Lourdes bound…

I have incredibly exciting news, and that news is that my ‘hail Mary’ worked and I will be returning to Lourdes in 5 months!

I will be travelling with a charity called HCPT for the second time,  three years after my first encounter with them.

HCPT came in to my life when I needed them the most.  I had been ill for 5 years and was very dependent on others – if I wanted to do something independently then I had to use a wheelchair, and even then I lacked the energy needed to get myself around.  I was overwhelmingly reliant on others. I didn’t attend a mainstream school so had very few friends and I had just been dealt with the blow of one of my closest friends passing away.  Needless to say, I wasn’t in the best of places.

A teacher at the health referral unit I attended who had been travelling to Lourdes annually mentioned that we could go on a trip to France with this group.  I wasn’t overly enthused and didn’t think I would be selected to go (as I didn’t view myself as ‘disabled’ or ‘ill’ or whatever that particular label was.) After some nerve calming and persuading from my teacher, I put in my application.  Not long afterwards I heard back saying that I had a place… I was nervous and felt unworthy, but again after a pep talk I decided I’d give it the go ahead.

Weeks passed and I met my group leader/deputy group leader and a few of the 2013 helpers on various visits to my home.   HCPT want to match helpers and children that get on well, and this was the reason for meeting so many different people.  I met my helper Rachael and we got on like a house on fire, I think by discussing our favourite, similarly weird musicians. I still owe her one for teaching me the art of sarcasm.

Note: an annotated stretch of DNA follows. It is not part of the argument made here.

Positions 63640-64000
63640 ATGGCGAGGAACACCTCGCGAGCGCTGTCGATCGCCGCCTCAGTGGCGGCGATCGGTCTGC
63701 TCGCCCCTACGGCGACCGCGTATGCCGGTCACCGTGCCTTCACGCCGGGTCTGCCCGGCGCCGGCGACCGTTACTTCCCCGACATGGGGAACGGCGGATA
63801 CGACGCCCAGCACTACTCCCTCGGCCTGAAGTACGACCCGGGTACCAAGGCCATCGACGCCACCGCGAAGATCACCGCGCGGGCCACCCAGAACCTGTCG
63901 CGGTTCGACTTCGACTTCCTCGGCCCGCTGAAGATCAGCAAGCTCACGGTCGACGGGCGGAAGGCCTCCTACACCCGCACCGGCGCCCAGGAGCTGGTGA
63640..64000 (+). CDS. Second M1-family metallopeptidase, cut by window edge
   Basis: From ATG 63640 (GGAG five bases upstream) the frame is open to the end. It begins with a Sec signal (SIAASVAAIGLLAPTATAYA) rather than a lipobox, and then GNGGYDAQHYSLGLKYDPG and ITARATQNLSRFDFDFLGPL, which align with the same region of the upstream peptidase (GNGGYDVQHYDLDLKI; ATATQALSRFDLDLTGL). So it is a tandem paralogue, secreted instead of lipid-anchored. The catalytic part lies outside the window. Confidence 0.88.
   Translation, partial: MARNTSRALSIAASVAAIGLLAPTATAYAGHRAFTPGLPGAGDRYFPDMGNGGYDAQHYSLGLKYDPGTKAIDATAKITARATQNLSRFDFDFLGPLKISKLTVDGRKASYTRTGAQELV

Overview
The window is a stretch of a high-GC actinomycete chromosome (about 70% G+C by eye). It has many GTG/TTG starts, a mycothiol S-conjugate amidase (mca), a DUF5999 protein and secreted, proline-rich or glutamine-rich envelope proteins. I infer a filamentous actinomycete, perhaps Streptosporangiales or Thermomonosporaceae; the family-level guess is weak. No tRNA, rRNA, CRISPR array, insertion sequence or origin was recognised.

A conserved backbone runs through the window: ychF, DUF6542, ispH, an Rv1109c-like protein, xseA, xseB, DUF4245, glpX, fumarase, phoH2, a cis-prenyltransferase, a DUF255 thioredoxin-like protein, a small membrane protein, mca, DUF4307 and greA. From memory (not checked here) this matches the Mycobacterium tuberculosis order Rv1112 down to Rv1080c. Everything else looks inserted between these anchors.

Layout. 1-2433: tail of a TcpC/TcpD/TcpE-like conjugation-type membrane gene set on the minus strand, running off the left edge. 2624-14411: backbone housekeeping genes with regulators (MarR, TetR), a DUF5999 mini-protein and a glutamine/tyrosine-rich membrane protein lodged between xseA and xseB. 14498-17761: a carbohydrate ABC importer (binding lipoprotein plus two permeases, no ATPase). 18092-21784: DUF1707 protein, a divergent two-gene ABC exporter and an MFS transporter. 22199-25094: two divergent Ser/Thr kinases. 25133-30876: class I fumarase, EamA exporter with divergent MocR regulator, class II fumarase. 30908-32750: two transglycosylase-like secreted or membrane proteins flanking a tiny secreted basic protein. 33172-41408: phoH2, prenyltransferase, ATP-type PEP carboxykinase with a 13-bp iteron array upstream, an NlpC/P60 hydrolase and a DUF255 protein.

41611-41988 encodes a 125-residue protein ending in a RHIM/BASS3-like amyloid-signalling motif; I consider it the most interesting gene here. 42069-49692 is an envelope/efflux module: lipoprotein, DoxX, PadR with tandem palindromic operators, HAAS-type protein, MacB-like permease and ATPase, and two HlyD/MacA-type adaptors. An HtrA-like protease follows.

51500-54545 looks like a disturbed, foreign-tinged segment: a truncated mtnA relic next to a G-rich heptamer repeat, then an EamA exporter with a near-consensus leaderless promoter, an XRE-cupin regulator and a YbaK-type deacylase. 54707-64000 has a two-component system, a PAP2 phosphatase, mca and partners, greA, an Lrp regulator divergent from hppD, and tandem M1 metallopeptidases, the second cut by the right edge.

Anyway, the months went on (as they tend to do) and Easter approached quickly.  In this time, I had a few more meetings with Group 216 and it’s members in order to get to know them all better.

Eventually the day came and I was up bright and early to board a coach which was going to take us to the airport.  Let me now take you to my A-Level English piece.  It’s flowery, but explains my experience of Lourdes.

I’ve cut it down to a fraction of what it was:

At 9PM we took part in the Candlelight Procession, which has taken place each night in Lourdes since 1872.  Each group from HCPT, and there were many, joined together to march through Lourdes with candles.  It was like heaven on earth, and struck a chord with many. Stars glistened from the ground instead of the sky.  Tears fell as the magnitude of what was happening hit people one by one. Candles were lit for lost friends, family members and those who were simply in need of a healing thought. That night, I went to bed with a sense of gratefulness for the things I had now realised I had, but I made sure I didn’t forget the things I had lost.